Since Aleppo was taken earlier in the year Russian air power and ground forces (advisers and special operations troops) are helping the Assad forces deal with the remaining ISIL fighters in western Syria and move some troops towards the ISIL capital, Raqqa, in eastern Syria.
Russian casualties in Syria remain low. In May several more Russian soldiers were killed in Syria while working with Syrian soldiers fighting rebels and ISIL. Few if any were killed in June. That makes 33 Russians killed in Syria since mid-2015. The Syrian war effort, despite the low number of Russian casualties, is not popular with most Russians who see Assad and most other Middle Eastern governments (especially former Soviet allies) as losers and more trouble than they are worth. The one exception is Israel, which Russia finds more reliable and determined to succeed than other nations in the region.
Iran is losing this war with Israel and seeking a way to do better by establishing a base in Syria. This is important inside Iran where the government has long publicized victories (usually invented) over Israel. Highly visible defeats inflicted by Israel, as are happening in Syria, does little to prop up the unpopular religious dictatorship that has been running the country since the 1980s. Another embarrassment is the success of Russian air power and ground forces (mainly special operations and artillery) to help the Assad forces win back territory. Until 2016 Iranian forces were seen as the key to Assad survival and the Assads were not shy about praising their Iranian saviors. But that changed in 2017 as the Iranian alliance with Turkey and Russia began to come apart. Iran blames this on Israel which, in this case, is partially correct. Israel knows that Iran wants to establish a pro-Iranian militia in Syria similar to Hezbollah in Lebanon. The Assads know this would mean they would have to share power in Syria with Iran. Most Syrians don’t care for this, just as most Lebanese don’t care for the Hezbollah presence since the 1980s. No one, including Russia, Turkey and Israel, want another Hezbollah established in Syria. Iran will not back down on this and that has damaged their relationships with their allies.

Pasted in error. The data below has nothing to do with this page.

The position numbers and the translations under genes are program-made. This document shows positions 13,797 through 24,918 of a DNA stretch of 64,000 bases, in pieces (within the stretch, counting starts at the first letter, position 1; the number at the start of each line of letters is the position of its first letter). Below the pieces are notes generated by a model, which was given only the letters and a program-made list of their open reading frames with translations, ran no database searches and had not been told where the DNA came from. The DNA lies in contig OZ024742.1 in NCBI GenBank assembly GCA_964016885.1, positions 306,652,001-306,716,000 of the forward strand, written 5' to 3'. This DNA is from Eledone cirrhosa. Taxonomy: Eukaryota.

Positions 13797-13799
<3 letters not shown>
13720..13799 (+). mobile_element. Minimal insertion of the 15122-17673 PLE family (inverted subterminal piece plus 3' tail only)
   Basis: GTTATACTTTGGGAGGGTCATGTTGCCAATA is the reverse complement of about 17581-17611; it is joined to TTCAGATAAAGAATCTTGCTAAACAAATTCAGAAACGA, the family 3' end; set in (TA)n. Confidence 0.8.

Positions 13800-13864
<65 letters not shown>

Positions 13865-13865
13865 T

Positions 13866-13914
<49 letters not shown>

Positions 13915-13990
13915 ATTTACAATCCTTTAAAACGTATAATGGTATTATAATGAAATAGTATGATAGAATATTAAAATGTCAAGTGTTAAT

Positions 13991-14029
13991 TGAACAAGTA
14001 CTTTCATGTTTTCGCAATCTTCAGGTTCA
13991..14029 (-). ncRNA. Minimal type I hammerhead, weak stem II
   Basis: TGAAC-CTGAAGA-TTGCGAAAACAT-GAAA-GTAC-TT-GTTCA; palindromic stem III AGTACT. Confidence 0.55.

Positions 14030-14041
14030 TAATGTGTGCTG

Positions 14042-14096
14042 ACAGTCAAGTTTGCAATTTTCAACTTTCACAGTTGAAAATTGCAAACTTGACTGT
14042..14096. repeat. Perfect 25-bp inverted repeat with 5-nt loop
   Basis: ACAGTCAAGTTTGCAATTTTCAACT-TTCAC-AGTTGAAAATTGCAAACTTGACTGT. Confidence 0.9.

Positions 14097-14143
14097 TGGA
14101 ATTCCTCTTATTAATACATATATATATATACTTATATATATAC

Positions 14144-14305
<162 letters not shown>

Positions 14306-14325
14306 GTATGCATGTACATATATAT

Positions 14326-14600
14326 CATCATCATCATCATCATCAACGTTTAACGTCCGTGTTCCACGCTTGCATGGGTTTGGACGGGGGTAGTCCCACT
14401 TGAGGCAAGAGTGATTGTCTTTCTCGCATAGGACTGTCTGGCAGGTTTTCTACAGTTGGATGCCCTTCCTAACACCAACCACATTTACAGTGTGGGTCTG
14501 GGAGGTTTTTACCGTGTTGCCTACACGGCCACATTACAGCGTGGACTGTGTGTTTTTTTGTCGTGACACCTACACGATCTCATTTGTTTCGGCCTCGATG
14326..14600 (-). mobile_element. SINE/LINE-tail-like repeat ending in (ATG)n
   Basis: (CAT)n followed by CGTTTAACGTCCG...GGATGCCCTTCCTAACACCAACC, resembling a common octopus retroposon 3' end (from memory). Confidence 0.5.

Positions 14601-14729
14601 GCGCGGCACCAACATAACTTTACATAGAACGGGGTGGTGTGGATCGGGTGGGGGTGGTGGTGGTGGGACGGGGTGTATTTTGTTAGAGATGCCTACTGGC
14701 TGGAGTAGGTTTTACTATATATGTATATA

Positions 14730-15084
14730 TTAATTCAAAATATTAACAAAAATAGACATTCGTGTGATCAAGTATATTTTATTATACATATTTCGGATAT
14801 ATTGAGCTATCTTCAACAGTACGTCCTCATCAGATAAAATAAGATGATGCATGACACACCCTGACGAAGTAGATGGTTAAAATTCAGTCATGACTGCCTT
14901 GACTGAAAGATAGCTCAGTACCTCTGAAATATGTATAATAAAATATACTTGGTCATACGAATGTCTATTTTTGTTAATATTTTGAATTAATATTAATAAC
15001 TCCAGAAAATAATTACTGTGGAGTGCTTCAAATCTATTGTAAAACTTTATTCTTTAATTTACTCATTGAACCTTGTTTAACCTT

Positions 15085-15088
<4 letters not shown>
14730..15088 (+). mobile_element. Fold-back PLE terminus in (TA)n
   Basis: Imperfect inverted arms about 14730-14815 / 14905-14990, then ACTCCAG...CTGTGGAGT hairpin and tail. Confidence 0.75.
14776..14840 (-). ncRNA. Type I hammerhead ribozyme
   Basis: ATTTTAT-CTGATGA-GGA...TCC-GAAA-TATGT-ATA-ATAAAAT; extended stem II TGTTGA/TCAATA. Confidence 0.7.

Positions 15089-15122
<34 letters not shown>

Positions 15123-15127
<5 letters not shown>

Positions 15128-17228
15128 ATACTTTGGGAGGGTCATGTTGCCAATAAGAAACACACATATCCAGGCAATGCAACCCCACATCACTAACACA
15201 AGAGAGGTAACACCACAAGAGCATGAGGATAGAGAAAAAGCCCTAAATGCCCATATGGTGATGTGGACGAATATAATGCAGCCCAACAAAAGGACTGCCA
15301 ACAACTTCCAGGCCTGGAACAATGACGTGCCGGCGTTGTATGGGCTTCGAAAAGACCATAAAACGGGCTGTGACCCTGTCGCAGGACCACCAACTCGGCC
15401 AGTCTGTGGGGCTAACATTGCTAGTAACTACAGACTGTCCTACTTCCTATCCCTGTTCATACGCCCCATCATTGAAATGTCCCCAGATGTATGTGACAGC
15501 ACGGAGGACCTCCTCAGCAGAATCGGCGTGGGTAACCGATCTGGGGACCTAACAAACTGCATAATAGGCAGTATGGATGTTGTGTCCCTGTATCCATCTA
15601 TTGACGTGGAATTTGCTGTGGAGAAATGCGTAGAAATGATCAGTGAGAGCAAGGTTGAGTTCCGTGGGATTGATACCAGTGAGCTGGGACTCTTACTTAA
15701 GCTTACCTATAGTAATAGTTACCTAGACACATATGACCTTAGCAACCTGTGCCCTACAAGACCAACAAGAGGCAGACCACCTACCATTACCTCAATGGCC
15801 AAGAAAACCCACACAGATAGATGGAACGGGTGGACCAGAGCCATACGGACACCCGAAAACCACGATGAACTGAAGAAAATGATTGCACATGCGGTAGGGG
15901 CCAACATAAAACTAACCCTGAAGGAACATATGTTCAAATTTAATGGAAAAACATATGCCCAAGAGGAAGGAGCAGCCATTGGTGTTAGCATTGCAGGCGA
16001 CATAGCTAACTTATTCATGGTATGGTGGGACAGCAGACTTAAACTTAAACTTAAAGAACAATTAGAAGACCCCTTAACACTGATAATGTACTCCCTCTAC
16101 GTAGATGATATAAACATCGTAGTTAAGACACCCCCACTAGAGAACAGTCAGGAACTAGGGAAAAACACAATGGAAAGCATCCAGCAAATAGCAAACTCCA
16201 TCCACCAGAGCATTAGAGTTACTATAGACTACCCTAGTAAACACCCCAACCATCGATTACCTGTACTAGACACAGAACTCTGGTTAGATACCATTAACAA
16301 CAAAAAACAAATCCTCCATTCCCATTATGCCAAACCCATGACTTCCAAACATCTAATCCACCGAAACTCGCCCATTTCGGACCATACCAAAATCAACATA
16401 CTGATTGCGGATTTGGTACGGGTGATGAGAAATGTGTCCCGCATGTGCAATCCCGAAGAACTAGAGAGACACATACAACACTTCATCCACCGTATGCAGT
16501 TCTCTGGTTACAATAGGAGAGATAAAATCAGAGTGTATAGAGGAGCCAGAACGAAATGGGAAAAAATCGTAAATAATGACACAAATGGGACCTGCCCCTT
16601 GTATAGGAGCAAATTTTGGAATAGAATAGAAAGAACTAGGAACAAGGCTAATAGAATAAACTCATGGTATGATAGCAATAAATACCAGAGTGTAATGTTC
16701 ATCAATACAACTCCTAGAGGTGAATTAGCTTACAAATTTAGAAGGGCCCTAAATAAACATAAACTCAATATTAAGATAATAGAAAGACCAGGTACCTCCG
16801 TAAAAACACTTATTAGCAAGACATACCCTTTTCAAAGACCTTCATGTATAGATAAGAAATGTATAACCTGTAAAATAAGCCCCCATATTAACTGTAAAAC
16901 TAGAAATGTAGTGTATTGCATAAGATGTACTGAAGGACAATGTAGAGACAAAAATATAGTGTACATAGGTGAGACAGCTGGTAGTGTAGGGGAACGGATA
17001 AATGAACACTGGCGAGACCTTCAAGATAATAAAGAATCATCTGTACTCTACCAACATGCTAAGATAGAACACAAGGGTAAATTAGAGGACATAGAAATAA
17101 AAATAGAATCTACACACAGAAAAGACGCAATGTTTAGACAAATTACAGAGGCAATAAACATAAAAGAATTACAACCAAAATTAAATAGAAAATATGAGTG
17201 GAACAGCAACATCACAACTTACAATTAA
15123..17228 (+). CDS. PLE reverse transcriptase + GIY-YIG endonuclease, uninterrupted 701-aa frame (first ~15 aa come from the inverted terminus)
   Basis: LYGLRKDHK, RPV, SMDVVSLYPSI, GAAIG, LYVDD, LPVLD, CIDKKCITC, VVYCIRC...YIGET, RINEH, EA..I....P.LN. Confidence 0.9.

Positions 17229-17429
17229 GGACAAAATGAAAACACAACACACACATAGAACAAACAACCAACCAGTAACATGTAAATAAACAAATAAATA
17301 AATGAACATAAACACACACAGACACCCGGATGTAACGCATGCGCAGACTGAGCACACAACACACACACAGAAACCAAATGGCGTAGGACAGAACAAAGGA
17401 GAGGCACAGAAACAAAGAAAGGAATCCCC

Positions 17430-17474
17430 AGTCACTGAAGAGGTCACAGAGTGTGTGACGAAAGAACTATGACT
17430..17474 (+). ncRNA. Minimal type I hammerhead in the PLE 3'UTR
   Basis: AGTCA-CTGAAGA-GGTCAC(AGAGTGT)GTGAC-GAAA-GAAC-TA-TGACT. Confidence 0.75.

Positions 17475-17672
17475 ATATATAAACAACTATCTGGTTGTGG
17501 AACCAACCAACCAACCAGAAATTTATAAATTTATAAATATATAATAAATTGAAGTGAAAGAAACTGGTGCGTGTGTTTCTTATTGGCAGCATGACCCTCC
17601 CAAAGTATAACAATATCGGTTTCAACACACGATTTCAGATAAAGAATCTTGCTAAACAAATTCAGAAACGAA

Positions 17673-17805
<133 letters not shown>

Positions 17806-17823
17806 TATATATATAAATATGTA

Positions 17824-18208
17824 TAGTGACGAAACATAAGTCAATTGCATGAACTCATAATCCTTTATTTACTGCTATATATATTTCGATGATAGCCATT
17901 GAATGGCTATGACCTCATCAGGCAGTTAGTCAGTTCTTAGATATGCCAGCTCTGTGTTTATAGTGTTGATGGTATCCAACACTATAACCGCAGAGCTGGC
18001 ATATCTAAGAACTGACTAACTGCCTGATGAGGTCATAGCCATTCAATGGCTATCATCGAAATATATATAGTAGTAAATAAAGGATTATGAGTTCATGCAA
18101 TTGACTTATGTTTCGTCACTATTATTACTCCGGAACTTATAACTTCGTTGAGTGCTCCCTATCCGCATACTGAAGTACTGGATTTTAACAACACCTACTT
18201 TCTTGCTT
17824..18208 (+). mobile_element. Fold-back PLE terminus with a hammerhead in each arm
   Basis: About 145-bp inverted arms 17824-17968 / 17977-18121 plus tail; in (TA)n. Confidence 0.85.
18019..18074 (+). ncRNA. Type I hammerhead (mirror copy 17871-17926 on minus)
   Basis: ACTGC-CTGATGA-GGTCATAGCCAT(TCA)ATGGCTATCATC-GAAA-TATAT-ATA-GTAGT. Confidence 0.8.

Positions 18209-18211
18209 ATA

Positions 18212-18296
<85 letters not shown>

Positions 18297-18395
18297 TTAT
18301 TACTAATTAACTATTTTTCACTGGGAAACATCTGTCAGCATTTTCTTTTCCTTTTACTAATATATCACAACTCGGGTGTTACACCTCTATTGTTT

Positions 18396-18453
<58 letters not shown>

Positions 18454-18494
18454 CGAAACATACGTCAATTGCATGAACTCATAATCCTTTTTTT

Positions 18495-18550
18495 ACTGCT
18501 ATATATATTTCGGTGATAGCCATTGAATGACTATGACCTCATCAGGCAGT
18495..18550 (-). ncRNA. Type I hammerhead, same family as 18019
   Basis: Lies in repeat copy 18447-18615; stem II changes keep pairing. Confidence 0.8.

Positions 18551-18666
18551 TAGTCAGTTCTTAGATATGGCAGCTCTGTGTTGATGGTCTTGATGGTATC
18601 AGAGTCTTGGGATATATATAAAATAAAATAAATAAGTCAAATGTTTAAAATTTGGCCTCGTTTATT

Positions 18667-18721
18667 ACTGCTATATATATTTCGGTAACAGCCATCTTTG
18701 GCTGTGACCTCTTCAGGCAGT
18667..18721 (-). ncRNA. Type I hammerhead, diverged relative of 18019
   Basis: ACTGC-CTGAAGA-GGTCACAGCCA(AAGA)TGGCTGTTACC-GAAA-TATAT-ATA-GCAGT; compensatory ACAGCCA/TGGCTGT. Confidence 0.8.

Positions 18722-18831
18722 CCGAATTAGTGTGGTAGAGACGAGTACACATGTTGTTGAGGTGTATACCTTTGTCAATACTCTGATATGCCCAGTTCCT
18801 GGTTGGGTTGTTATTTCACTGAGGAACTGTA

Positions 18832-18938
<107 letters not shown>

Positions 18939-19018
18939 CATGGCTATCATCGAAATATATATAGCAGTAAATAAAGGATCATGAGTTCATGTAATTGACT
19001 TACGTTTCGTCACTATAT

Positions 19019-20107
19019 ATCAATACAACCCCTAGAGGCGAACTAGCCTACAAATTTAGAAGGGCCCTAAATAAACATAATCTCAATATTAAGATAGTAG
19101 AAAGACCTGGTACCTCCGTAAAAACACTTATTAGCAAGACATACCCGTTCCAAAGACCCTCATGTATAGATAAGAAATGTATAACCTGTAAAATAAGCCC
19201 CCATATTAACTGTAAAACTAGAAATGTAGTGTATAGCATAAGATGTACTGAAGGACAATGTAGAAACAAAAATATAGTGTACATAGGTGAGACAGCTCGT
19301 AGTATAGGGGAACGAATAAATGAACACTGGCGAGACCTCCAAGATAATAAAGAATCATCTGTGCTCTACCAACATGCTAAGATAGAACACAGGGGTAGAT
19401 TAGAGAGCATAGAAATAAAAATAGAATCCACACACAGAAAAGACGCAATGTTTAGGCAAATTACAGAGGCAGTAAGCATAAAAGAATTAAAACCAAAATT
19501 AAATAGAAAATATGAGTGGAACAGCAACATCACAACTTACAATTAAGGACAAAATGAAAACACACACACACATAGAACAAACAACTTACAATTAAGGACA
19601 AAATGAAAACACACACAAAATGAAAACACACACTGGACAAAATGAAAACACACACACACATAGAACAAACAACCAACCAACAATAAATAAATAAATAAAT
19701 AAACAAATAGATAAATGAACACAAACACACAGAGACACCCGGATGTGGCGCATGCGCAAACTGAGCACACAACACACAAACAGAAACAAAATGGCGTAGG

Meanwhile Iran continues to suffer embarrassing setbacks in Syria. For example, in eastern Syria (Deir Ezzor province) Iran backed Shia mercenaries seeking to open a highway link from Iran to Lebanon are being blocked by U.S. backed rebels who control parts of the road.
June 24, 2017: In the south Syrian troops, trying to stop a rebel (al Qaeda affiliate formerly called al Nusra) offensive in Quneitra province that threatened Assad control of a key road fired into Israel. The army troops fired at the rebels who were close to the Israeli border and 10 mortar and tank shells landed in the Golan Heights. No one was hurt but Israel decided that this was not all accidental because several of those shells were from Syrian tanks and tank guns are fired directly at a target, not over a hill or building at something the mortar crew can’t see. Normally if rocket or mortar fire from Syria lands in an uninhabited area of Israel (Golan Heights) there was no return fire. When the fire from Syria is deliberate the Israelis always fire back. In this case the Israelis sent in a helicopter gunship to destroy two Syrian tanks and a machine-gun firing from a bunker. The next day several mortar shells also landed in the Golan Heights. There were no injuries and an Israeli airstrike destroyed two artillery positions and a large truck carrying ammunition. The Syrians and Iranians make a lot of threats after this sort of thing, like they always do. The Israelis note the threats and ignore them, as always.
June 23, 2017: In the east (Deir Ezzor province) a force of Iraqi Shia militia crossed the border and joined with Syrian Army troops to push ISIL forces further away from the Iraqi border.
Turkey says the United States yesterday promised that it would retrieve the heavy weapons it has been turning over to the Syrian Kurd rebels starting in May and would provide the Turks with a monthly list of what weapons it had “loaned not given” to the Kurds. In response the Turks are demanding that they participate in the tracking and retrieval of these weapons. That is not practical, which is probably why the Turks are demanding it from the Americans. The Turks never agreed with Americans working with the Syrian Kurds and threatened to attack American forces in Syria over the issue. So far Turkey has made a lot of threats against the United States but has not taken the drastic step of actually attacks American troops. That would have serious consequences because both nations belong to NATO.
Russia again used the hotline it maintains with the United States to notify the Americans that a surprise cruise missile attack on ISIL targets was being launched from Russian warships (six missiles from two frigates and a sub) in the Mediterranean. This use of the hotline prevents the Americans from misinterpreting the incoming missiles. Russia has threatened to shut down the hotline several times but never has.